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Complexity revealed in the greening of the Arctic

Abstract

As the Arctic warms, vegetation is responding, and satellite measures indicate widespread greening at high latitudes. This ‘greening of the Arctic’ is among the world’s most important large-scale ecological responses to global climate change. However, a consensus is emerging that the underlying causes and future dynamics of so-called Arctic greening and browning trends are more complex, variable and inherently scale-dependent than previously thought. Here we summarize the complexities of observing and interpreting high-latitude greening to identify priorities for future research. Incorporating satellite and proximal remote sensing with in-situ data, while accounting for uncertainties and scale issues, will advance the study of past, present and future Arctic vegetation change.

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Fig. 1: Satellite records indicate greening trends across the circumpolar Arctic.
Fig. 2: Ecological interpretation of trends in NDVI requires a consideration of non-ecological factors.
Fig. 3: Spatial heterogeneity in landcover can influence NDVI–vegetation relationships.
Fig. 4: Satellite-derived estimates do not always match in-situ observations of plant phenology across the growing season.
Fig. 5: Arctic greening is influenced by issues of measurement scale and inference across ecological hierarchies.

Data availability

Data come from publicly available remote sensing and ecological datasets including: MODIS (https://modis.gsfc.nasa.gov/), GIMMS3g.v1 (https://nex.nasa.gov/nex/projects/1349/), the High Latitude Drone Ecology Network (https://arcticdrones.org/), shrub abundance, annual growth ring and phenology datasets (https://github.com/ShrubHub/QikiqtarukHub, https://arcticdata.io/catalog/view/doi:10.18739/A24X0Q, https://arcticdata.io/catalog/view/doi:10.18739/A28Q18, https://arcticdata.io/catalog/view/doi:10.5065/D6542KRH).

Code availability

Code is available in a GitHub repository (https://github.com/ShrubHub/GreeningHub).

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Acknowledgements

We thank the Inuvialuit and Greenlandic People for the opportunity to conduct field research on their land. Data collection on Qikiqtaruk–Herschel Island was funded by the UK Natural Environment Research Council (NERC) NE/M016323/1 (to I.H.M.-S.) and a National Geographic Society grant CP-061R-17 and a Parrot Climate Innovation Grant (to J.T.K.). Data collection at Kangerlussuaq, Greenland was supported by the US National Science Foundation (NSF) grants 0724711, 0713994, 0732168, 0902125, 1107381, 1525636, 1748052 and the National Geographic Society (to E.P.), as well as an Arctic Institute of North America Grant-in-Aid (to C.J.). The sTundra working group was supported by sDiv, the Synthesis Centre of the German Centre for Integrative Biodiversity Research (iDiv) Halle-Jena-Leipzig (DFG FZT 118). The Event Drivers of Arctic Browning workshop was funded by P3-Plant Production and Protection (http://p3.sheffield.ac.uk/). Several members of the team are supported by the NASA ABoVE program (https://above.nasa.gov/). Additional funding was provided by the Research Council of Norway grant 287402 (to J.W.B. and H.T.) and 294948 (to F.S., J.W.B., A.B., H.T. and F.-J.W.P.), the NERC doctoral training partnership grant NE/L002558/1 (to J.J.A. and H.J.D.T.), the US NSF grants OPP-15-04134, AGS-15-02150 and OPP-16-03473 (to L.A.-H.), the Natural Sciences and Engineering Research Council of Canada and the Canadian Centennial Scholarship Fund (to S.A.-B.), the Academy of Finland decision 256991 and JPI Climate 291581 (to B.C.F.), the NASA ABoVE grants NNX17AE44G and NNX17AE13G (to S.J.G. and L.T.B.), NSF grants PLR-0632263, PLR-0856516, PLR-1432277, PLR-1504224, PLR-1836839 (to R.D.H.), the US NSF grant PLR-1417745 (to M.M.L.), an NERC IRF NE/L011859/1 (to M.M.-F.), Independent Research Fund Denmark 7027-00133B and Villum Fonden VKR023456 (to S.N.), the Norwegian Research Council grants 230970 and 274711 and the Swedish Research Council registration 2017-05268 (to F.-J.W.P.), University of Zurich Research Priority Program on Global Change and Biodiversity (to G.S.-S.) and the US NSF grants OPP-1108425 and PLR-1108425 (to P.F.S.).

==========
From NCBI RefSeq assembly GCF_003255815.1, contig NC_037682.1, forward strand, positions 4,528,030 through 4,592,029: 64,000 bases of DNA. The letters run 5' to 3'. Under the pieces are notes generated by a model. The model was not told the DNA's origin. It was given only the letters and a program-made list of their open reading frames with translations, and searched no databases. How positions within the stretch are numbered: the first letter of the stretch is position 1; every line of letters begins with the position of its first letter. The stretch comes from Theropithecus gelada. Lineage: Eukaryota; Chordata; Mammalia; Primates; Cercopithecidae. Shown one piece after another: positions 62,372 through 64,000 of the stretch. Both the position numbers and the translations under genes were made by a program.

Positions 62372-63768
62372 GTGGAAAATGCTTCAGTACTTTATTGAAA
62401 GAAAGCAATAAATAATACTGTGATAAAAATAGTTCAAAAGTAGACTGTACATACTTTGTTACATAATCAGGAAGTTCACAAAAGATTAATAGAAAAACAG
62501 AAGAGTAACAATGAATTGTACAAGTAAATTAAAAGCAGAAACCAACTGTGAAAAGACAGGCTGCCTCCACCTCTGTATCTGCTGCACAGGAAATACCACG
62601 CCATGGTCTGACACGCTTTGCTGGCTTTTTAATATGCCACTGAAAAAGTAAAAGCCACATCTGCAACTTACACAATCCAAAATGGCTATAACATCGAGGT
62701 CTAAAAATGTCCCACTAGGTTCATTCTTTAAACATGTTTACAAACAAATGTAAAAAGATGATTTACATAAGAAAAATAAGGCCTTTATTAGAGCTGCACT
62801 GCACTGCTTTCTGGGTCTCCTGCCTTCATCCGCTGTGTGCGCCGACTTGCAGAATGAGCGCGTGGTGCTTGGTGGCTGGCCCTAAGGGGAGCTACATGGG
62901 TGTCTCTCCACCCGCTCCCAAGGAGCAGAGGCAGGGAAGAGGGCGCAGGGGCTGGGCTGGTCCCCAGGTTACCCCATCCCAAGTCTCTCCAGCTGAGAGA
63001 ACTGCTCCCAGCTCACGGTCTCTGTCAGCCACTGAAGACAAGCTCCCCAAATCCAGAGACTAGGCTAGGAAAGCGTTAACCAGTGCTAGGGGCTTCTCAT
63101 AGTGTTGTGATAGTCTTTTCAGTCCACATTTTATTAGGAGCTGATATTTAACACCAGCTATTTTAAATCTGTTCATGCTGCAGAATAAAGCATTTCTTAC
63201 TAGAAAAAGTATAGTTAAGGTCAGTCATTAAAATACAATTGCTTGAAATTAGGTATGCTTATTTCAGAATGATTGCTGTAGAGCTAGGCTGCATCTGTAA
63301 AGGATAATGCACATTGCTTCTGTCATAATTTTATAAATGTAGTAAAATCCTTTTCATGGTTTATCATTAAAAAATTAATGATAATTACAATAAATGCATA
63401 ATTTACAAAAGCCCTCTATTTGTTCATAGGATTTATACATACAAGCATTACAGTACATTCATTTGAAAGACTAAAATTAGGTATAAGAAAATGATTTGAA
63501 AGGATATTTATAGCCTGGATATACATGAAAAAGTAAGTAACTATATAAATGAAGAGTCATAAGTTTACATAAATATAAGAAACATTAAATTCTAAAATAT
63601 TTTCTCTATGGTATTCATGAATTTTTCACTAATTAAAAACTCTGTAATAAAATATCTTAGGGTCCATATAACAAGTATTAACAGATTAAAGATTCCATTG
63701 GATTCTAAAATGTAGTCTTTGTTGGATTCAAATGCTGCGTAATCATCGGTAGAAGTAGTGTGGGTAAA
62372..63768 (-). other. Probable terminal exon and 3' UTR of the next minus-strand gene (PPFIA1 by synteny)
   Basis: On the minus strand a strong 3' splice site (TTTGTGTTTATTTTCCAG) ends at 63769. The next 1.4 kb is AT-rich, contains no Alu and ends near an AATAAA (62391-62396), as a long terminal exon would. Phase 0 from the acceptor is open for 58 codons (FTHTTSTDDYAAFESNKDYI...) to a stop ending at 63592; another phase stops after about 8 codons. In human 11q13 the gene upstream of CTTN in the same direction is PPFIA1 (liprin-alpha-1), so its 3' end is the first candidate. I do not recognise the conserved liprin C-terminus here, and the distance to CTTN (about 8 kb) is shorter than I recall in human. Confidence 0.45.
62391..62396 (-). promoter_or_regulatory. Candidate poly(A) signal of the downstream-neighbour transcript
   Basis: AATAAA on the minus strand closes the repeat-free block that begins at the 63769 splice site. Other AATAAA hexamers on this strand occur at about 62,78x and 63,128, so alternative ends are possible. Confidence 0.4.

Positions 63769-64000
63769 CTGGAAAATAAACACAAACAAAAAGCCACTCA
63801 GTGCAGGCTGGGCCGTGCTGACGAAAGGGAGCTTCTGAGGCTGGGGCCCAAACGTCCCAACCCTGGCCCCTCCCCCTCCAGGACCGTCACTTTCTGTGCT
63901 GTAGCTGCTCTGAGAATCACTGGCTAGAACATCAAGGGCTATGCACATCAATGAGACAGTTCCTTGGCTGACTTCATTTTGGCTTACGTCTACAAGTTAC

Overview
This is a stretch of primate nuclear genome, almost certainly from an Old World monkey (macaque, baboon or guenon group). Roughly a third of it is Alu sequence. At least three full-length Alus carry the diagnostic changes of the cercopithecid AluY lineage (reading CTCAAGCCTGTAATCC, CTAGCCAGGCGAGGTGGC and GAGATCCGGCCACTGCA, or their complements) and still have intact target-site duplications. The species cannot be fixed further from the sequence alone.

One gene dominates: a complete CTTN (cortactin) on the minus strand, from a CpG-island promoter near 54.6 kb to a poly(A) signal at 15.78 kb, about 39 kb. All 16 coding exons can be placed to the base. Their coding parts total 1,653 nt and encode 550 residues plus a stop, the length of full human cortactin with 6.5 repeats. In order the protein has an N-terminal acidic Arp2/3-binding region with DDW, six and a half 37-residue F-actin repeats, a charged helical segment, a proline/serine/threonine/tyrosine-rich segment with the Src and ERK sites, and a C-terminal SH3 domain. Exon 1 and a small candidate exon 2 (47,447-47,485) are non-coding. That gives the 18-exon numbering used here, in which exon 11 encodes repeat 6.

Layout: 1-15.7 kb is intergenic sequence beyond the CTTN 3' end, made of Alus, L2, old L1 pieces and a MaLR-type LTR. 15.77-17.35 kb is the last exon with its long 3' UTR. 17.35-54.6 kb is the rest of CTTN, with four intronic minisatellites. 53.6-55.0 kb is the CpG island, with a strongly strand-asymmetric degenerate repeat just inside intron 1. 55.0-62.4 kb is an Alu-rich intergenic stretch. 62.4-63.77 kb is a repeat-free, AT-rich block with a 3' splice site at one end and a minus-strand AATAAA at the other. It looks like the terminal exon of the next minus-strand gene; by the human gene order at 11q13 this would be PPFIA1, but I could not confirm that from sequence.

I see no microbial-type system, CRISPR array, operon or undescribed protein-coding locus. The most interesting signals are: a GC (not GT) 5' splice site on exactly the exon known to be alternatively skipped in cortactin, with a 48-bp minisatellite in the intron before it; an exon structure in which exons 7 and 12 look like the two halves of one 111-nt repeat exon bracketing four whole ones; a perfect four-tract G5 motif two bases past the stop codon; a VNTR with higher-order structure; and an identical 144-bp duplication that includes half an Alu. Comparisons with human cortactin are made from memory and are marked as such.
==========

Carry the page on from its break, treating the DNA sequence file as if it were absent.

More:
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I.H.M.-S. and J.T.K. conducted the analyses and wrote the manuscript with contributions from all authors. G.K.P., J.W.B. and H.E.E. contributed substantially to early versions of the manuscript. I.H.M.-S., J.T.K., J.J.A., C.J., S.A.-B., A.M.C., H.J.D.T. and E.P. collected drone and in-situ data. This paper results from two collaborations: the sTundra working group at the German Centre for Integrative Biodiversity Research (iDiv) led by I.H.M.-S., S.C.E. and A.D.B., and the ‘Event Drivers of Arctic Browning Workshop’ at the University of Sheffield led by G.K.P.

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Correspondence to Isla H. Myers-Smith or Jeffrey T. Kerby.

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Peer review information Nature Climate Change thanks Matthias Forkel and John Gamon for their contribution to the peer review of this work.

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Myers-Smith, I.H., Kerby, J.T., Phoenix, G.K. et al. Complexity revealed in the greening of the Arctic. Nat. Clim. Chang. 10, 106–117 (2020). https://doi.org/10.1038/s41558-019-0688-1

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